BLOG: UK Residential and the Equity Market - It's Complicated?
by Scott Fulton | 7th February 2018
The UK residential market has had a long and complicated relationship with the equity market. Almost everyone has a vested interest and, therefore, a view. From house builders to estate agents, the equity market’s commentary on relative value has been coloured by political and social, as well as economic, concerns.
Currently, the residential market is subject to a particularly heightened level of scrutiny. This is due to the apparent “crisis” in the UK housing market; too few homes sold at too high prices in the wrong structure.
House builders are increasingly accused of profiteering; restricting supply to push house price inflation, hoarding available land while being backed by Government subsidies. Traditional estate agents are under threat from hybrid and on-line disruptors, exposing the inefficiencies of the “old” model and their inability to adapt. Even these disruptors are now being questioned over whether this “new” model provides value to the customer or simply generates profits for shareholders.
Mindful of these external views, the UK equity market’s traditional scepticism is turning to outright cynicism.
Share price performances over the last 12 months (above) are consistent with this view. While the weighted average for the year remains positive at almost 17.0%, sentiment has turned negative with a near 12.0% fall since the start of 2018. Not one of these companies has seen a positive share price movement this year, a situation which is likely to persist for some time given the wider issues for value within equity markets.
Although there have been specific reasons for individual performances (e.g. Countrywide), the majority have reported positive current trading, for example Redrow’s interim results today (7th February 2018), often leading to modest upgrades in expectations. The share price falls appear to signal a de-rating of forecasts, with confidence in their sustainability evaporating.
In a series of articles over the next month, we will outline several points which we feel are worthy of consideration before consigning the UK residential market to “post-growth” status.
How Help to Buy may contain the basis for a supply-led solution to the lack of new homes. We will consider the current criticism of the scheme and refute its superficial status as a “subsidy” for house builders.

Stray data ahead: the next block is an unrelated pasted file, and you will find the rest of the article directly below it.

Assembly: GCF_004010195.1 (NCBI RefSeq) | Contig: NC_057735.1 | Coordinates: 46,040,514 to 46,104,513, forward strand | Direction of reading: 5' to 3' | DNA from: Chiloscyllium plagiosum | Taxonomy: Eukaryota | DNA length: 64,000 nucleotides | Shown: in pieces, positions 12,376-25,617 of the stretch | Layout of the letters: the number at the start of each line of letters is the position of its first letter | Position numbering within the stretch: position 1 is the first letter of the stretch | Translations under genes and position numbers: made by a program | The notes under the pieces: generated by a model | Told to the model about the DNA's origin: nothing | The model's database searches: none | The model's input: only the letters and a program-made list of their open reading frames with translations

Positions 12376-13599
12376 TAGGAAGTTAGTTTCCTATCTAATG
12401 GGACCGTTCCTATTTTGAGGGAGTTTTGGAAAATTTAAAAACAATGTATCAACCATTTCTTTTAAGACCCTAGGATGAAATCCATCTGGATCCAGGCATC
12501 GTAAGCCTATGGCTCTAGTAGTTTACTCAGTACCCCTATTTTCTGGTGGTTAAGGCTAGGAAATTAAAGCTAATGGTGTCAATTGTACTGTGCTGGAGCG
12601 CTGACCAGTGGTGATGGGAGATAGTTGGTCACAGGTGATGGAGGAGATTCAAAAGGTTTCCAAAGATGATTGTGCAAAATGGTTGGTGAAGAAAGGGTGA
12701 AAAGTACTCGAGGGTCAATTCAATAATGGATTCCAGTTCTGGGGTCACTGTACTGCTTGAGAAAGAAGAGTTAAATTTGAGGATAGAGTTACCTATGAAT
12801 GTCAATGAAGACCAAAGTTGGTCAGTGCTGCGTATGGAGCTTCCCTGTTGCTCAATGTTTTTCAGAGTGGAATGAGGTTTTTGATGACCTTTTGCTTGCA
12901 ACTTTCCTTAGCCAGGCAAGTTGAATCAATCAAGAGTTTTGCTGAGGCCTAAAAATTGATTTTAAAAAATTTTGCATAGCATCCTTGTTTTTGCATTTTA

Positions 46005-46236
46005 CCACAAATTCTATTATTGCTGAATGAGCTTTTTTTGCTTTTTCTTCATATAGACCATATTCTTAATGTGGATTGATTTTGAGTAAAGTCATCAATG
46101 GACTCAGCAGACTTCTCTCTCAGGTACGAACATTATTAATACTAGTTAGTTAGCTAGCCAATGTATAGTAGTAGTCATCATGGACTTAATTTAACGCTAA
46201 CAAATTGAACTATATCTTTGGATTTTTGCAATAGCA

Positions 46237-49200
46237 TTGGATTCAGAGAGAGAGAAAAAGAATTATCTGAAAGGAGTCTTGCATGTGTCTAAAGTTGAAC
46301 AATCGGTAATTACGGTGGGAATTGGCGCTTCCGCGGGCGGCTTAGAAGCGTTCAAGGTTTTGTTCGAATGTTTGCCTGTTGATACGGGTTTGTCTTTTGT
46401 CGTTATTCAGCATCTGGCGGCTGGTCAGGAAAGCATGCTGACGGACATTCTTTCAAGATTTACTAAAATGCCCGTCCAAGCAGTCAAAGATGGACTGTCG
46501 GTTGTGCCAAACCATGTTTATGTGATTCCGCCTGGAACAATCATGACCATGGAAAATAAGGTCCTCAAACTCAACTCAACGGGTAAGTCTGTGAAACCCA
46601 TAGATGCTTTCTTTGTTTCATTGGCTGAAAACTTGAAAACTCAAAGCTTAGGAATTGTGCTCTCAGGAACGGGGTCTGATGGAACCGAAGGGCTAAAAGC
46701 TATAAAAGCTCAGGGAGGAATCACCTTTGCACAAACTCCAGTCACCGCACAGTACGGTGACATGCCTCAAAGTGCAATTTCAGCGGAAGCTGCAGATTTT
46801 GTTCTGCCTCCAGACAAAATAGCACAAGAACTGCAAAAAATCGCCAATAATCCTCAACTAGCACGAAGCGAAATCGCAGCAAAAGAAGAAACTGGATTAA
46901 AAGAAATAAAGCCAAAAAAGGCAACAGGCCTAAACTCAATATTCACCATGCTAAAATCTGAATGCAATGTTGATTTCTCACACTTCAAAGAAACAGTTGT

How the value in estate agency has moved too far to property portals where the cost of selling a home locally has been inflated by the cost of promoting it nationally. We will assess the relative economic models of the portals against the emerging models for estate agency and wider residential marketing.
How conveyancing represents the biggest opportunity for value creation in the UK residential market while also providing much needed efficiency gains in both the cost and time required to transact.
Within this, we will consider relative value. We do not maintain forecasts on these companies but, based on consensus, the following points occur.
As Figure 2 (below) highlights, the UK house builders appear to offer value on a PER basis, albeit that earnings growth is expected to slow over the coming two years, highlighted by a rising average PEG ratio. Against this, the builders are yielding over 5.0% in both years with those making capital returns (e.g. Barratt, Berkeley, Persimmon and Taylor Wimpey) offering premiums.
Estate Agents present a more mixed picture. The traditional agents (e.g. Countrywide and Foxtons) have experienced poor share price performances but, particularly in the case of Countrywide, have also seen forecast downgrades. As a result, they do not appear to offer value compared to the house builders at current levels. The risk that forecasts remain under pressure appears high.
Hybrids and property portals have enjoyed a reasonable performance during 2017, notwithstanding Purplebricks’ recent travails. In the context of this comparative group, they appear highly rated with limited or no yield support. However, share price performance has been driven more by the longer-term potential of the economic models and, in the case of the portals, their apparent sustainability, than immediate fundamentals.
The forward visibility of earnings and, critically, cash flow, is at the heart of the potential share price performances within this sector. At present, stock market falls acknowledged, there are a lot of moving parts, not all of which are being debated currently.
We hope that, over the next month, we can raise these questions and start that debate. As ever, we are grateful for your views. If you agree or disagree with any of our analysis and views, please get in touch with Capital Access Group through your usual contacts